counter-action table loom

Kati Meek

Thanks again to responders, but Lithuanian weavers of the past did not use a draw-loom, rather a 4-shaft counterbalance loom. Hand-tied heddles were always made with with about 2"  eyes, This made their looms function for plain-weave, twills, threaded-in patterns (what we call 'overshot'), etc, so that, along with a cloth woven in any manner on any warp, supplemental pattern sheds were made/saved for borders or more.  Very simple.  Very economical of time and space.  Yes, some of the more advanced weavers rigged up 'pattern shafts' to accommodate complex patterns that drop some warps, but the most cloth was woven with patterns picked up in front, then transferred to 2.25" flat sticks behind the shafts where the sticks rested near the back beam until turned on edge close behind the shafts to make extra pattern shed(s) for the shuttle.        
      Considering the expense and time to set-up and weave with a bona fide draw-loom,  the 'primitive' Lithuanian (and Scandinavian) country method is far-far easier, and the cloth is just as beautiful.
       Oh, this makes me wish I were still traveling to teach!  For anyone interested in learning more: Reflections from a Flaxen Past: for love of Lithuanian Weaving is still available from Vav .  As written in chapter 2, I learned to weave on an cobbled up 4-shaft counterbalance loom that I sold when I thought I had "graduated" to a jack loom - (that I had to sell because treadling was damaging my hip joints).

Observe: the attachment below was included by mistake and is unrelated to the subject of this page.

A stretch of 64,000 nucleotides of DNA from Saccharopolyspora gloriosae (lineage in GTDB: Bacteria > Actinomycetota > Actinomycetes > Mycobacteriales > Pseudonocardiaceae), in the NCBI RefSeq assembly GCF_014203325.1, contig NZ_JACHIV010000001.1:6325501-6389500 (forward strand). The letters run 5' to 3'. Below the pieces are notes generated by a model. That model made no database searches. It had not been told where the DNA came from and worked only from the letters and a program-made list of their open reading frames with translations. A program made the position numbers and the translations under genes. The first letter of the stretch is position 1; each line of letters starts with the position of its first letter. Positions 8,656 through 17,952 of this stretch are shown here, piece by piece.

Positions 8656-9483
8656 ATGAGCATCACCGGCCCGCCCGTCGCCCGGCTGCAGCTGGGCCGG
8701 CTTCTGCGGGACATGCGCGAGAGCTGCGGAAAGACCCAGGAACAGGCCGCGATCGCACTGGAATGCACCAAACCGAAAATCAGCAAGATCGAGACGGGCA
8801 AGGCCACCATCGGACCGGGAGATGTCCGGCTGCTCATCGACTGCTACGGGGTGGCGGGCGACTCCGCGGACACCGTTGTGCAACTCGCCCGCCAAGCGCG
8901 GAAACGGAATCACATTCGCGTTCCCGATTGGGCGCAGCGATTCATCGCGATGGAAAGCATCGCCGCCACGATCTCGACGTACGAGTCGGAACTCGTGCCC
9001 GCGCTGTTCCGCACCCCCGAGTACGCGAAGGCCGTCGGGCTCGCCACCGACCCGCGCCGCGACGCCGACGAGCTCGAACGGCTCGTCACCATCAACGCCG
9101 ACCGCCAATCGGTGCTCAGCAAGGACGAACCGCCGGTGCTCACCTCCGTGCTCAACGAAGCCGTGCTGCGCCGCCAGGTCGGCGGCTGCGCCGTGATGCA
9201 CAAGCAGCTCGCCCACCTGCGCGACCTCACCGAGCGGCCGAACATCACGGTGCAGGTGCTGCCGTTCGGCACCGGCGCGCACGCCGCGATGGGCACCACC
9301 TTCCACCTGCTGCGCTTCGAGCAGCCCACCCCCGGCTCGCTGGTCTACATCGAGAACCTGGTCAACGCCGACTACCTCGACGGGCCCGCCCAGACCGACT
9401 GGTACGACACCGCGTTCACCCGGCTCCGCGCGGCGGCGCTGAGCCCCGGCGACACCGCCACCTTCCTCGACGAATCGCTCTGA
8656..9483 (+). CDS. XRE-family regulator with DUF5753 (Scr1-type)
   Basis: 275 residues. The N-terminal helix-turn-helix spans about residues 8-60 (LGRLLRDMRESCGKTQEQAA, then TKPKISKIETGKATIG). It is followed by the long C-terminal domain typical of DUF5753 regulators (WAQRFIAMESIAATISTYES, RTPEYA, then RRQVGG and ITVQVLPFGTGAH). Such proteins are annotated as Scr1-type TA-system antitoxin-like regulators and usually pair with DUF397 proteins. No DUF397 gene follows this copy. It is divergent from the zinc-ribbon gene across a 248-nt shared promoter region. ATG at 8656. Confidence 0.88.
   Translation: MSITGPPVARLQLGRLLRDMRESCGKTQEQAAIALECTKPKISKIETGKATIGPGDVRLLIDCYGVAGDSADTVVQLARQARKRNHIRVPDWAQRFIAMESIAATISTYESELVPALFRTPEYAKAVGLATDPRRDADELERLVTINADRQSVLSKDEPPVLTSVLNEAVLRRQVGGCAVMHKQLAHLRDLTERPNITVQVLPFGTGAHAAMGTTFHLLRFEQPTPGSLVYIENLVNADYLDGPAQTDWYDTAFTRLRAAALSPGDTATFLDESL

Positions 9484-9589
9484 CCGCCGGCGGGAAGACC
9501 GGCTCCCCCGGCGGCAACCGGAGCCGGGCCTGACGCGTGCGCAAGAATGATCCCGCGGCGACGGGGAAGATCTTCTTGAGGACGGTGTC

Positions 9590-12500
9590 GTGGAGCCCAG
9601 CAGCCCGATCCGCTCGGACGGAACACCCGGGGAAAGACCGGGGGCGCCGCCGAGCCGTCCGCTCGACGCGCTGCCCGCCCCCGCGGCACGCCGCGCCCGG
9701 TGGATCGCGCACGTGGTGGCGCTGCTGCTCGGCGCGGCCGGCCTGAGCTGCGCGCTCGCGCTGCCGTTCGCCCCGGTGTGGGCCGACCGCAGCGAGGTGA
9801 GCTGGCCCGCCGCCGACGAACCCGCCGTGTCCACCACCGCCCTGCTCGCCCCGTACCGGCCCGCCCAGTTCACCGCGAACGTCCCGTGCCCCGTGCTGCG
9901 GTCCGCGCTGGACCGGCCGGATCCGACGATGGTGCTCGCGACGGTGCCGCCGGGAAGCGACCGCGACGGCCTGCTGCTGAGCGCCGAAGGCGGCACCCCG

Treadle with Joy, Kati


Katy, what you have described as a scandinavian pick up method is exactly what some Chinese draw looms are; a precursor to the barrel or basket.  I think that's the reason that people have been talking about drawlooms, even if you didn't mention it as a drawloom.  Long eyed heddles are usually considered a drawloom technique, whether the pattern is my saved on sticks, on a cylinder, or in separate shafts.

Sara von Tresckow

Actually "double harness" is a better descriptive term. It describes any
loom that has a basic ground harness to weave the fabric and some other
device, not always another full harness, to create free form patterning.

Sara von Tresckow, Fond du Lac, WI
Author of “When a Single Harness Simply Isn’t Enough” Dutch Master Loom/Spinning Chairs/Öxabäck
Looms, visit us in Fond du Lac or contact us about your weaving/spinning


I agree with Sara. There are a lot of different types of equipment
using this technique. The Roots of Asian Weaving, by Buodot and
Buckley, shows a lot of these different approaches in China. It's not
easy to use from a weaver's perspective, as it is arranged by region,
not technology.